As explained in the text, the Commissioner used December 15, 1945 as the starting date for interest on the rebate. This was proper because the date of overpayment was the final installment date. It seems that plaintiff could have argued that by virtue of its paying the deficiencies with interest running from March 15, 1945, the first installment date, it constructively overpaid its tax, at least to the extent of the rebate, as of the earlier date. In other words, this view of the transactions with defendant would make March 15, 1945 "the date of the overpayment" for purposes of the interest computation under section 3771(b)(2). A similar argument was made in Matson Navigation Co. v. United States, 130 F. Supp. 357, 358, 131 Ct.Cl. 199, 201 (1955), and rejected for reasons which are not present here. See United States v. Koppers Co., infra, for an analogous theory. We do not pass on the merits of this argument, however, other than to note that it may run afoul of the rule that the date of overpayment is the date the total amount paid first exceeds the amount due — i.e., the deficiency payment could be considered simply an addition to the first installment thereby still leaving the last installment the date of overpayment — and to observe that any theory of "constructive overpayment" may confuse the already difficult "payment" area that has grown out of Rosenman v. United States, 323 U.S. 658, 65 S.Ct. 536, 89 L.Ed. 535 (1945). See Northern Natural Gas Co. v. United States, 354 F.2d 310, 173 Ct.Cl. 881 (1965); Charles Leich Co. v. United States, 329 F.2d 649, 165 Ct.Cl. 127 (1964). We are especially reluctant to consider such an argument without briefs or argument in view of the latter aspect.

In relying on Central Fibre Products Co. v. United States, 115 F. Supp. 147 (N.D. Ill. 1953), perhaps plaintiff implicitly argues that section 3771, the overpayment interest provision, should be "read into and interrelated with the deficiency interest provisions of" section 292. That was the way the District Court characterized the identical issue there. 115 F. Sup., at 148.

In Manning v. Seeley Tube Box Co., supra, the 1941 taxes were completely abated by a 1943 tax loss carry-back. Sections 122 (income tax); 710, 728, 729 (excess profits tax). In United States v. Koppers Co., supra, excess profits taxes for 1940 through 1955 were abated by section 722 relief. See also Northern Natural Gas Co. v. United States, supra at n. 5.

See n. 3, supra.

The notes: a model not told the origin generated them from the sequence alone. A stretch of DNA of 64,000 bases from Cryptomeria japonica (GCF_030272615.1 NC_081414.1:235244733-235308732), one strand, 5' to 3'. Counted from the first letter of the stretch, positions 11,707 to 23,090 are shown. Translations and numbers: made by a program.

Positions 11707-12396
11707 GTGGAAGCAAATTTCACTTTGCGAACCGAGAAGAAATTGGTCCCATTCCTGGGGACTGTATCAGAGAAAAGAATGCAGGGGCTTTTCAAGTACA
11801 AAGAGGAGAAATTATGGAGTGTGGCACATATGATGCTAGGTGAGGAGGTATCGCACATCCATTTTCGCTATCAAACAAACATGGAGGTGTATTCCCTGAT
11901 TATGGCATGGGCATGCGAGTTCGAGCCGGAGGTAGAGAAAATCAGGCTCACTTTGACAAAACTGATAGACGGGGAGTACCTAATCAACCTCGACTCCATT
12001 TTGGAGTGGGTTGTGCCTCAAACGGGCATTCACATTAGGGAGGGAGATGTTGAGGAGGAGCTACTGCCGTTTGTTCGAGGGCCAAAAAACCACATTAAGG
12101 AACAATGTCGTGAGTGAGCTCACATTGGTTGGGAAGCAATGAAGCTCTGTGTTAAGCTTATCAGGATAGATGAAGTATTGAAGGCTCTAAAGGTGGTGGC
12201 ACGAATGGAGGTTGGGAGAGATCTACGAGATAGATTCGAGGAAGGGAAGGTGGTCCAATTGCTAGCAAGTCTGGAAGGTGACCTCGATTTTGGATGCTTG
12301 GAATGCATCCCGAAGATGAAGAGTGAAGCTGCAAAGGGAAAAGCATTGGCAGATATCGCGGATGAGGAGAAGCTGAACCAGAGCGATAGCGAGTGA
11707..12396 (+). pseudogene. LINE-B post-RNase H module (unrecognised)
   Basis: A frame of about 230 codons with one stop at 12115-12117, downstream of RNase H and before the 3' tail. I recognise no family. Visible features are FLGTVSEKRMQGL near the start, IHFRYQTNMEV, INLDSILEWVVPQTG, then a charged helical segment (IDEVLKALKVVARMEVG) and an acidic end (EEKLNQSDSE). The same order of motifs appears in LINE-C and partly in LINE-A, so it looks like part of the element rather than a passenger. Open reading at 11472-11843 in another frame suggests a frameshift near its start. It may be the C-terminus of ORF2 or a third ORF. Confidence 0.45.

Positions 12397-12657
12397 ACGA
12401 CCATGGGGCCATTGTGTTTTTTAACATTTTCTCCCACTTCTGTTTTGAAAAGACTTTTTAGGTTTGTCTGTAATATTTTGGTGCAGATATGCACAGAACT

It is for the above reason that we find plaintiff's second argument more persuasive; it looks to the precise words of the statute. Again proceeding from its use-of-funds theory, plaintiff asserts that we must look to the meaning of the word "interest" in section 292. The statute authorizes the government to collect "interest" and nothing else on the deficiency, so inquiry must be made to determine whether the plaintiff, or the government, should have had the use of the funds on which the six percent charge has been made. Plaintiff points out that it elected to pay its 1944 tax in installments as was its right under section 56(b), and that by paying its installments in timely fashion it gave the government the use of the funds on the dates prescribed by Congress. We think plaintiff's case might be strengthened by a refinement. By virtue of the Internal Revenue Service's action of charging plaintiff interest on the full $6,764,669.67 deficiency from March 15, 1945, it seems to us that the government has constructively been given the use of plaintiff's $4,565,505.90 "quickie refund" from the first installment date; it is as though plaintiff in fact paid its correct tax plus the amount of the "quickie refund" on March 15, 1945. In other words, the government has received something to which it would not have been entitled had plaintiff paid the correct tax on the installment method. However, we do not see in this apparent conflict between sections 56 and 292, the installment payment and interest provisions, any compulsion to look behind the word "interest" as it is used in section 292. Plaintiff concedes that the government is entitled to interest from March 15 to December 15, 1945 on the $2,199,163.77 difference between the correct tax and the amount reported, which is tantamount to conceding that section 292 overrides the installment payment election provision for one purpose. We think that it also overrides section 56 as to the amount of the "quickie refund." In so holding, we do not think we are doing anything at variance with plaintiff's use-of-money cases. E.g., Manning v. Seeley Tube Box Co., supra; United States v. Koppers Co., supra. Those cases involved "potential deficiencies" subsequently abated by relief provisions; the question was whether there was a deficiency upon which interest would run and the Court held that for interest purposes the deficiency existed until abated. Here the inquiry is different, for the statutory definition of "deficiency" clearly comprehends the $6,764,669.67. We do not find room in section 292 for an interpretation that would give "interest" a special meaning as applied to a certain period.